Forest Row Bike Club

Ride Report

Sevenoaks - 24th July 2014

So, not having been out on a Sunday for a month, (don't ask), I was feeling suitably flabby, unfit, and with jelly legs. Thus I decided to put my fairly spanking new bike in my car and drive to Forest Row, saving me the extra 16 miles.

Arriving at the car park in FR, I noticed a fair number of other cyclists preparing to ride off, and being the reticent type I am, I enquired 'Oi, you lot, where are you going?'. From this I gleaned that they were the Wealden club, and what the **** (that's 'hell', by the way), did it have to do with me? I soon discovered that this is this club which Jane and Martha have lately been riding with, and that J and M were due to arrive soon. And that is what they did. Cuddles all round, even if they didn't want to, and I discovered something else..... They were going to Cowden, which is on the way Graham and I were going. Hurrah!

Having gone round to the front of the bike shop, I met Graham, where, being real men, we admired the wild flower mixture in the garden opposite. Just then, the Wealden came round to where we were, and it seemed that they were going to ride up Wall Hill like we were, so we all set off together. They numbered about 16, like we used to do, so it felt like old times.

Martha had been enveigled to lead her group, and I must admit that she did well to get to the top of Wall Hill, a distance of approximately half a mile, before losing a small contingent, requiring Graham to race after them to remind them who was leading, and that therefore they had to be far more vigilant.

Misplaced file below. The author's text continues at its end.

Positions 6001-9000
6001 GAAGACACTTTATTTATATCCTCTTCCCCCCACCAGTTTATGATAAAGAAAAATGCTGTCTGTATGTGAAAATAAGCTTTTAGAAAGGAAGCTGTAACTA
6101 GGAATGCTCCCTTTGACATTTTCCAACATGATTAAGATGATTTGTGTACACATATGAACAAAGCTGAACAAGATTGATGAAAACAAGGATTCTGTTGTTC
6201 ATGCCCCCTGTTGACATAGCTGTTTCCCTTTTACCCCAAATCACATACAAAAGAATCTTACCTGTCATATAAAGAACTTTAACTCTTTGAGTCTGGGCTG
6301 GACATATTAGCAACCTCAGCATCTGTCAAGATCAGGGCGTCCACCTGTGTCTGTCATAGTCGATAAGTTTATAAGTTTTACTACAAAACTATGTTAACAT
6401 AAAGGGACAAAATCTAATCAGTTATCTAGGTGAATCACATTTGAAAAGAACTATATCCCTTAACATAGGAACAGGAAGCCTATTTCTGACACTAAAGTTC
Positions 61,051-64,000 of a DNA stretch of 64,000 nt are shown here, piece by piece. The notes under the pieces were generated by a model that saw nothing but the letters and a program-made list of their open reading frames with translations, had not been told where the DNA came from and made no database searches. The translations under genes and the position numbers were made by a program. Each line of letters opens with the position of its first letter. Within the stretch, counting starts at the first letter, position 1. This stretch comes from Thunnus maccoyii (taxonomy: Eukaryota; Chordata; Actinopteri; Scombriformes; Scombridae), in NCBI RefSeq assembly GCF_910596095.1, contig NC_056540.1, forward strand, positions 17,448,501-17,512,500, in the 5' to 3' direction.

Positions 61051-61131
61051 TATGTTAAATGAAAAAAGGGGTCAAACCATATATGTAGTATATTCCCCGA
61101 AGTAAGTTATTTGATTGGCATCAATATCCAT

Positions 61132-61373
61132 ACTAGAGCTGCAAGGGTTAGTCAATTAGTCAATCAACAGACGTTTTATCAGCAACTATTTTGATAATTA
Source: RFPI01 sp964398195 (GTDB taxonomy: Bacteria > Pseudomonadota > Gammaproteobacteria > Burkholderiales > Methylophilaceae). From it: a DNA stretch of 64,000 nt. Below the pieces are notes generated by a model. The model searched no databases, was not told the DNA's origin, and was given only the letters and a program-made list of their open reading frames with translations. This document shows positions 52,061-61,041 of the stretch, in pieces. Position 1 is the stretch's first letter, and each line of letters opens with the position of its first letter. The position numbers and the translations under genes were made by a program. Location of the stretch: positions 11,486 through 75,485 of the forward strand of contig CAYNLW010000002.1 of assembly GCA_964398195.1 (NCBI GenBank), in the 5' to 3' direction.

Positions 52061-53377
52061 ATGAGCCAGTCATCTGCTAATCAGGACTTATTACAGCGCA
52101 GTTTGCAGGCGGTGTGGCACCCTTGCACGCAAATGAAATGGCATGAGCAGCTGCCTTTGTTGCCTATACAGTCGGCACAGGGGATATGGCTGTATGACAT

I think it was at the top end of Shovelstrode Lane that we re-grouped, and discovered that Rex had mingled in too. Good to see him, though it pains me to admit it. As we moved off, a man who had been riding with us, stated that he was now going to continue at his own pace, and we left him behind. I only mention this because, after Graham, Rex and I had parted company with the Wealden, we met this other man's double astride his bike outside the church at Cowden, listening to the bells pealing. I had to ask how he had got there before us, and he denied all knowledge of what I was talking about. This is not an unknown experience for me. So onwards Graham, Rex and I ventured.

We had gone but a short distance, when a considerably fat man in lycra, whizzed past me, and then past Graham and Rex, up Butterwell Hill on a racing bike. Blimey, I thought, how can that be? Well, at the top, he had stopped, and it dawned on me that he was just like one of those blokes whom I used to see whilst cycling to work. They'd zoom past like a whippet for effect, then turn into a side road where you'd see them leaning against a lamppost, wheezing. It was but a short distance later, that I enquired of the other two, 'Hey, what did you think of that big, fat bloke overtaking us back there?', at the exact moment that he re-appeared, within hearing distance, at my right shoulder. 'Er, er, er, you know the bloke, what's his name? It'll come to me in a minute' I stammered. Graham sported an immense grin which indicated that he had no intention of assisting me, should this huge guy decide to re-arrange my physiognomy. Thankfully FB decided instead to demonstrate how he could ascend Blower's Hill, and disappear into the distance, which suited me perfectly. The only trouble was that Rex, chatting to FB's mate, had gone straight on, where we intended to do a left into Cow Lane, and Graham had to do a bit more chasing.